Characteristics of the MACS/WIHS Combined Cohort Study: Opportunities for Research on Aging with HIV in the Longest US Observational Study of HIV

Gypsyamber D'Souza, Fiona Bhondoekhan, Lorie Benning, Joseph B. Margolick, Adebola A. Adedimeji, Adaora A. Adimora, Maria L. Alcaide, Mardge H. Cohen, Roger Detels, M. Reuel Friedman, Susan Holman, Deborah J. Konkle-Parker, Daniel Merenstein, Igho Ofotokun, Frank Palella, Sean Altekruse*, Todd T. Brown*, Phyllis C. Tien*

*Corresponding author for this work

Research output: Contribution to journalArticlepeer-review

39 Scopus citations


In 2019, the National Institutes of Health combined the Multicenter AIDS Cohort Study (MACS) and the Women's Interagency HIV Study (WIHS) into the MACS/WIHS Combined Cohort Study (MWCCS). In this paper, participants who made a study visit during October 2018-September 2019 (targeted for MWCCS enrollment) are described by human immunodeficiency virus (HIV) serostatus and compared with people living with HIV (PLWH) in the United States. Participants include 2,115 women and 1,901 men with a median age of 56 years (interquartile range, 48-63); 62% are PLWH. Study sites encompass the South (18%), the Mid-Atlantic/Northeast (45%), the West Coast (22%), and the Midwest (15%). Participant race/ethnicity approximates that of PLWH throughout the United States. Longitudinal data and specimens collected for 35 years (men) and 25 years (women) were combined. Differences in data collection and coding were reviewed, and key risk factor and comorbidity data were harmonized. For example, recent use of alcohol (62%) and tobacco (28%) are common, as are dyslipidemia (64%), hypertension (56%), obesity (42%), mildly or severely impaired daily activities (31%), depressive symptoms (28%), and diabetes (22%). The MWCCS repository includes serum, plasma, peripheral blood mononuclear cells, cell pellets, urine, cervicovaginal lavage samples, oral samples, B-cell lines, stool, and semen specimens. Demographic differences between the MACS and WIHS can confound analyses by sex. The merged MWCCS is both an ongoing observational cohort study and a valuable resource for harmonized longitudinal data and specimens for HIV-related research.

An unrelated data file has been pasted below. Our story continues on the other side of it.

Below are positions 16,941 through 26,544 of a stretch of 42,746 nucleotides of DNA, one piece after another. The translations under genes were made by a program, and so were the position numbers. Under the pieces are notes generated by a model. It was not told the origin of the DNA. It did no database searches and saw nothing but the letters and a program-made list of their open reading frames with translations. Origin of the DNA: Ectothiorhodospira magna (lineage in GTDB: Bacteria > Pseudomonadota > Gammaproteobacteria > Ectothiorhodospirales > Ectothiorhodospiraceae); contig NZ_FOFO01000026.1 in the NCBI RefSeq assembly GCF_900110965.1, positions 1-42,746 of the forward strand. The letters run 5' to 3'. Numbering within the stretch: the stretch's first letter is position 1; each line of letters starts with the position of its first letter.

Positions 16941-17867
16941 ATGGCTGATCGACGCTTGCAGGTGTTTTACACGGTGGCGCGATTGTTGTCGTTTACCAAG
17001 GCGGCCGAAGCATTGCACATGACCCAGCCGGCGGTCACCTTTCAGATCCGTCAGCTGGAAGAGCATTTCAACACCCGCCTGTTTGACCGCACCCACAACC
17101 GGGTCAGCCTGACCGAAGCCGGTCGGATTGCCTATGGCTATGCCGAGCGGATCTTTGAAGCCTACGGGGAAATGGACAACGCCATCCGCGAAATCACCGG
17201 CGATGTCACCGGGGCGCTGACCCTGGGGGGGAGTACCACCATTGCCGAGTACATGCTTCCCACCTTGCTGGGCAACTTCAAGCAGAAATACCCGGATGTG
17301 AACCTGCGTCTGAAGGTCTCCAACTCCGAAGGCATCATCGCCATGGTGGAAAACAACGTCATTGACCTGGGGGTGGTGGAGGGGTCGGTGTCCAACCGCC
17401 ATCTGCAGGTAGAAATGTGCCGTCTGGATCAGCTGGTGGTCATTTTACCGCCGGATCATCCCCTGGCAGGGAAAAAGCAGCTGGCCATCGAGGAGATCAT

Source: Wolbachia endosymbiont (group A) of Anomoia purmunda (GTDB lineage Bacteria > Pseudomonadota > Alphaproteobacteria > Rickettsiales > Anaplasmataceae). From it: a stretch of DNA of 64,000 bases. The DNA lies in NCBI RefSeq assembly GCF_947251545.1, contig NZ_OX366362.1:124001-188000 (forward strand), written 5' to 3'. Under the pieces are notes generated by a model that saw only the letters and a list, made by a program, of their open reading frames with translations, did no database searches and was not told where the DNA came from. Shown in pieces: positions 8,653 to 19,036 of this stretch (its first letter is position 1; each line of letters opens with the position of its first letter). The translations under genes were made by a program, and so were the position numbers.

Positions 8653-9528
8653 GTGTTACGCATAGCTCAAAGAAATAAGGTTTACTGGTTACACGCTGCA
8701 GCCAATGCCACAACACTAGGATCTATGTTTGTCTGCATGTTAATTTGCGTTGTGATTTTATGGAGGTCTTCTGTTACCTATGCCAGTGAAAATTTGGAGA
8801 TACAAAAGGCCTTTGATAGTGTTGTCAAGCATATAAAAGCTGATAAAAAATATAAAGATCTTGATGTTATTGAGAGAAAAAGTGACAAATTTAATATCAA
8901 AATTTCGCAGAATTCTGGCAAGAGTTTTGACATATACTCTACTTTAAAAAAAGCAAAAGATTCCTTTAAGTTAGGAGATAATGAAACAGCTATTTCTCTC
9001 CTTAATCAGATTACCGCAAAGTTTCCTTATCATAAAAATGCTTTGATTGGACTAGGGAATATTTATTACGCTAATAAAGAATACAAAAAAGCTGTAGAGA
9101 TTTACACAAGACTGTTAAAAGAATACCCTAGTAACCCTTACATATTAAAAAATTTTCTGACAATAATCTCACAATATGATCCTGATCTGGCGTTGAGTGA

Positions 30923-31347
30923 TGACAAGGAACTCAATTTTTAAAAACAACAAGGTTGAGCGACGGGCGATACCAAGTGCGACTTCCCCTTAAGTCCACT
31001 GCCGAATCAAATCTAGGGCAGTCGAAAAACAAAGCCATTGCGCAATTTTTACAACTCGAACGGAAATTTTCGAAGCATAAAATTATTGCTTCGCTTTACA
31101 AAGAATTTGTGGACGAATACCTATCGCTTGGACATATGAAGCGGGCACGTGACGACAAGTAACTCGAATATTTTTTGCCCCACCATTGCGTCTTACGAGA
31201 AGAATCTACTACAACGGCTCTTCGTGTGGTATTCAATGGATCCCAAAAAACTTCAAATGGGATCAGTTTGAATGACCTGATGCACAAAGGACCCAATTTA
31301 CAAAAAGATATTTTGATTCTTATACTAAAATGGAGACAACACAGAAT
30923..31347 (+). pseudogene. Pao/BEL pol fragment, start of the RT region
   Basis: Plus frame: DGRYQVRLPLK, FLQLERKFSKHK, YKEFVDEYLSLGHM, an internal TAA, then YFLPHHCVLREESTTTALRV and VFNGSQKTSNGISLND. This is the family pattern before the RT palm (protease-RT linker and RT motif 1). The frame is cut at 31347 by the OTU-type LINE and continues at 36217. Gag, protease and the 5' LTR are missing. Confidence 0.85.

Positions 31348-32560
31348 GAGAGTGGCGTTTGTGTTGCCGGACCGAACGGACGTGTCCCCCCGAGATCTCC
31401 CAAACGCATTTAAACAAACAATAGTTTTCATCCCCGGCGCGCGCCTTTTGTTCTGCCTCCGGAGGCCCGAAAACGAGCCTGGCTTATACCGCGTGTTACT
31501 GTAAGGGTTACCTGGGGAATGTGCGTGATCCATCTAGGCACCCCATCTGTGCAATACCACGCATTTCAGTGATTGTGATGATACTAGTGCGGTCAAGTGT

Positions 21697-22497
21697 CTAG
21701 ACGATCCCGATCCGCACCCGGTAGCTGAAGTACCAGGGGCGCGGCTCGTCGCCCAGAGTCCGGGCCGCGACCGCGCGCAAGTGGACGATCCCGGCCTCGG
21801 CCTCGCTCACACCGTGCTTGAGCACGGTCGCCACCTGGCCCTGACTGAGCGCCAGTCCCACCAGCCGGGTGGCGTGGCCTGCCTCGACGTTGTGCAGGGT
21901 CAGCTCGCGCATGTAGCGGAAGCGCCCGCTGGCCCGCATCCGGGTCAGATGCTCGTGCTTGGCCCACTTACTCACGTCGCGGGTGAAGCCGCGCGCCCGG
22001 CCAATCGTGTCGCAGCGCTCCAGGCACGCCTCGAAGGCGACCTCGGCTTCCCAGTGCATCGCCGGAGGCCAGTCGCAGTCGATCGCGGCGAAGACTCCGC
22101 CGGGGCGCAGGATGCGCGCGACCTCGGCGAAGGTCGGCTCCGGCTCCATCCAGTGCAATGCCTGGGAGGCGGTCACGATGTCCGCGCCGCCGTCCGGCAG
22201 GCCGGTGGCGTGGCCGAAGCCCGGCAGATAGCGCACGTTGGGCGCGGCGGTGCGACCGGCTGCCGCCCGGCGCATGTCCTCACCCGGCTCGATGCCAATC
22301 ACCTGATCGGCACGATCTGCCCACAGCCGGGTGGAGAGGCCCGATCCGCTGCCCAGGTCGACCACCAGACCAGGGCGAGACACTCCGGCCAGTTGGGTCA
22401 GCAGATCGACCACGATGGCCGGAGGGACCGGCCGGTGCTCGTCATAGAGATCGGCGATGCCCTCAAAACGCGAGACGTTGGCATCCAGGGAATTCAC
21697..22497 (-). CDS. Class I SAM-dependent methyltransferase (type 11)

Original languageEnglish (US)
Pages (from-to)1457-1475
Number of pages19
JournalAmerican journal of epidemiology
Issue number8
StatePublished - Aug 1 2021


  • HIV
  • MACS/WIHS Combined Cohort Study
  • Multicenter AIDS Cohort Study
  • Women's Interagency HIV Study
  • biorepositories
  • cohort studies
  • collaborative research
  • comorbidity

ASJC Scopus subject areas

  • Medicine(all)


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